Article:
more than one nuclei in a single cell?

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ryan41
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more than one nuclei in a single cell?

Post by ryan41 » Wed Nov 09, 2005 6:19 pm

i understand that some cells such as your heart cells, there can be more than one nuclei. i was wondering how does this occur? is it something to do with the cells over replicating?

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MrMistery
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Post by MrMistery » Wed Nov 09, 2005 6:57 pm

Heart cells is not a good example. They generally have only one nucleus, rarely 2. A better example would be hepatocytes(liver cells): they all have 2 nuclei. Another example is the skeletical muscle cell that can have up to hundreds of nuclei. Basically what happens is this:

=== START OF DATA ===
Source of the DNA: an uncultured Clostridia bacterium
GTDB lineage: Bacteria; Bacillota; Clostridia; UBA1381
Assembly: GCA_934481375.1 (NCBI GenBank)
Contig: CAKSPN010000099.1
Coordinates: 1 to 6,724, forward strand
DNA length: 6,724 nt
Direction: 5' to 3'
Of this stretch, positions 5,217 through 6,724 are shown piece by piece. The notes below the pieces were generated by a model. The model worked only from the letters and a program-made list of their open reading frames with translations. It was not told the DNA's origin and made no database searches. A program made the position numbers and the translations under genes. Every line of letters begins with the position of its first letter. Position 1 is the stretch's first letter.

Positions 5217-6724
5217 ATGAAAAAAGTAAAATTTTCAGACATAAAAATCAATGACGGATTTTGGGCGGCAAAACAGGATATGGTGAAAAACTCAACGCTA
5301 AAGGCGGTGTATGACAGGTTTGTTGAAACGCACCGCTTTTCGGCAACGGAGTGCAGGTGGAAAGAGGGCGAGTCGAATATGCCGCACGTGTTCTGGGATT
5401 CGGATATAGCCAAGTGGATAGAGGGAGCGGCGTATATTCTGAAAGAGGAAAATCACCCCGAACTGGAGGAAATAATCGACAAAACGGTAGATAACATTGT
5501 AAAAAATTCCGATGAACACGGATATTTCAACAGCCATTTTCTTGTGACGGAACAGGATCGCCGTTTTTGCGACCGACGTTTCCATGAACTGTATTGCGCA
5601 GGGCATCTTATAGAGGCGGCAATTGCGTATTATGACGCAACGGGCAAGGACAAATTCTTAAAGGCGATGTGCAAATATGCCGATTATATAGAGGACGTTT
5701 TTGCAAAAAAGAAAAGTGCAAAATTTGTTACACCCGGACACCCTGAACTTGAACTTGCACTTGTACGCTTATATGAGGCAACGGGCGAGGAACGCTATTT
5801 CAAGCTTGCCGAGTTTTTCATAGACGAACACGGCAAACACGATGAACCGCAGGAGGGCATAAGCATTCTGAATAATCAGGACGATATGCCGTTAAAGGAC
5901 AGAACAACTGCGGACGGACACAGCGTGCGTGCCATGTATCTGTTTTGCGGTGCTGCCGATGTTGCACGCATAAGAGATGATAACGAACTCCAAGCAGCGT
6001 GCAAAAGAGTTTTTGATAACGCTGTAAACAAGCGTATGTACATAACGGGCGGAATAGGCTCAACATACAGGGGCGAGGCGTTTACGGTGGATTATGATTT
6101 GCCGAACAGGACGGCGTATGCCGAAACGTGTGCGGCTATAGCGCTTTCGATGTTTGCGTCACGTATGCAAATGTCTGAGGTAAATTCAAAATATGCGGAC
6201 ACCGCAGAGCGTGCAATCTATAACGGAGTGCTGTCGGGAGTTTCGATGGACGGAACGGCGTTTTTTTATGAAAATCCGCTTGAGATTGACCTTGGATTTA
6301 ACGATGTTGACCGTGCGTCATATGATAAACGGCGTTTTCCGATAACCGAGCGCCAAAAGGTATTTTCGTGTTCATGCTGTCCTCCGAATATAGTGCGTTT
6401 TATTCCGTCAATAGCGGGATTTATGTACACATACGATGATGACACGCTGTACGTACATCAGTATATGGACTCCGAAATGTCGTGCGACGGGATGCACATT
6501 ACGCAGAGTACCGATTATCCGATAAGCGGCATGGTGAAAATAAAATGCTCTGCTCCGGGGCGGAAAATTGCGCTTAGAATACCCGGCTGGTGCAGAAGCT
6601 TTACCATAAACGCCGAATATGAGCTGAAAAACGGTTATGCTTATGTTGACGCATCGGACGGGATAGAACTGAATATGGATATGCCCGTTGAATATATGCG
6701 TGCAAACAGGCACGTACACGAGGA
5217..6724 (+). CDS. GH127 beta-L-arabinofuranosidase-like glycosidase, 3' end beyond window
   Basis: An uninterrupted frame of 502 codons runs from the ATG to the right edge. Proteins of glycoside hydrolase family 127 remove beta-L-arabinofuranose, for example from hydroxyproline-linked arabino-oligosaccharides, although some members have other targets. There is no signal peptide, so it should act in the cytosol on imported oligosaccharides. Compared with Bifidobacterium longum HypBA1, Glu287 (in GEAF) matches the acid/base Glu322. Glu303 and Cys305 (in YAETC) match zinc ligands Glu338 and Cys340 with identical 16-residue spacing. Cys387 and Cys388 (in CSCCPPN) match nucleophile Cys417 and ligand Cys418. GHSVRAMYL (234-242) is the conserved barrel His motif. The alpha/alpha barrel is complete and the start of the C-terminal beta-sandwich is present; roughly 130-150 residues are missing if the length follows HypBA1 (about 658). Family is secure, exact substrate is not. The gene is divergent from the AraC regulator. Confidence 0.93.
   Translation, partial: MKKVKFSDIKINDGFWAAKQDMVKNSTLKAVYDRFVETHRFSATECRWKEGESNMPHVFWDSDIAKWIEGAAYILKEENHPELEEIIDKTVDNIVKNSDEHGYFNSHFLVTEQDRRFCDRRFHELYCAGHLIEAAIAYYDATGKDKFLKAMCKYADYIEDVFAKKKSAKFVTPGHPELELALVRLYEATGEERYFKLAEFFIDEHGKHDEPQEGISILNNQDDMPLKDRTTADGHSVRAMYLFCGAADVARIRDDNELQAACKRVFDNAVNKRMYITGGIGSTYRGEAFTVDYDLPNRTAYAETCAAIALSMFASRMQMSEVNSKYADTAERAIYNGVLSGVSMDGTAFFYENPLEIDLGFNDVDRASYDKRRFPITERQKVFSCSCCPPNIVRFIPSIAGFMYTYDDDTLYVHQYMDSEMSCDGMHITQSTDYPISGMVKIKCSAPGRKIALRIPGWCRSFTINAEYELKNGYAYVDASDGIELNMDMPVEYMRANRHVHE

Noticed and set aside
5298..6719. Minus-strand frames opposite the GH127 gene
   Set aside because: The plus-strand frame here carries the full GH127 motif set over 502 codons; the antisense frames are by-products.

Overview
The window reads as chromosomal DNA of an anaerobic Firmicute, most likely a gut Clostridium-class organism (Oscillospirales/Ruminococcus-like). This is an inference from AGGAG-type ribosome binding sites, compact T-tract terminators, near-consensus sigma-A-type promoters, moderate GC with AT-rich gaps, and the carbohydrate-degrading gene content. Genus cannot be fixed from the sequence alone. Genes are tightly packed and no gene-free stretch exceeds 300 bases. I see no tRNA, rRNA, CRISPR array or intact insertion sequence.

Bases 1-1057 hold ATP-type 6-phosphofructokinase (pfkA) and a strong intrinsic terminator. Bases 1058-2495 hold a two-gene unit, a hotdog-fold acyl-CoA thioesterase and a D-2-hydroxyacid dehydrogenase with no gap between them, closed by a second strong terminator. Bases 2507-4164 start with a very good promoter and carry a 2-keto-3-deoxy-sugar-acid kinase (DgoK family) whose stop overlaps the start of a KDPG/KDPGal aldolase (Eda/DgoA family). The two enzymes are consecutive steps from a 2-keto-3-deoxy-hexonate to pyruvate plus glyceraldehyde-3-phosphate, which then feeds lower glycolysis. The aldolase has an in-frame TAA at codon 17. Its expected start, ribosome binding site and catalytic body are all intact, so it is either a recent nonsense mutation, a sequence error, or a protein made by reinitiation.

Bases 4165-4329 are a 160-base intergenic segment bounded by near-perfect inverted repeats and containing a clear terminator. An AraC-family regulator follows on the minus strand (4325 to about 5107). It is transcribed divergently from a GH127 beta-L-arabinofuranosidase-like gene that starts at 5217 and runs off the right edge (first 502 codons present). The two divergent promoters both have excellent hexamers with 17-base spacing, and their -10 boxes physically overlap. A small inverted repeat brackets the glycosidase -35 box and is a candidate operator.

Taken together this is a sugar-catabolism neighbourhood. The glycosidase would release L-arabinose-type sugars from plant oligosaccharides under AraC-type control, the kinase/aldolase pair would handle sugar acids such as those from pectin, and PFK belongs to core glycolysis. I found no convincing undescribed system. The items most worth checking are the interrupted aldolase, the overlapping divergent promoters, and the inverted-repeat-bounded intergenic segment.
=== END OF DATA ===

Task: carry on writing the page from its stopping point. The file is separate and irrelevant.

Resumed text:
As the need to synthesise more proteins grows, the nucleus grows(like in neuron, which has a very large nucleus). But since with growth size grows on a square scale and volume on a cubic scale, some cells that really need it develop more nuclei. Got it? :wink:
"As a biologist, I firmly believe that when you're dead, you're dead. Except for what you live behind in history. That's the only afterlife" - J. Craig Venter

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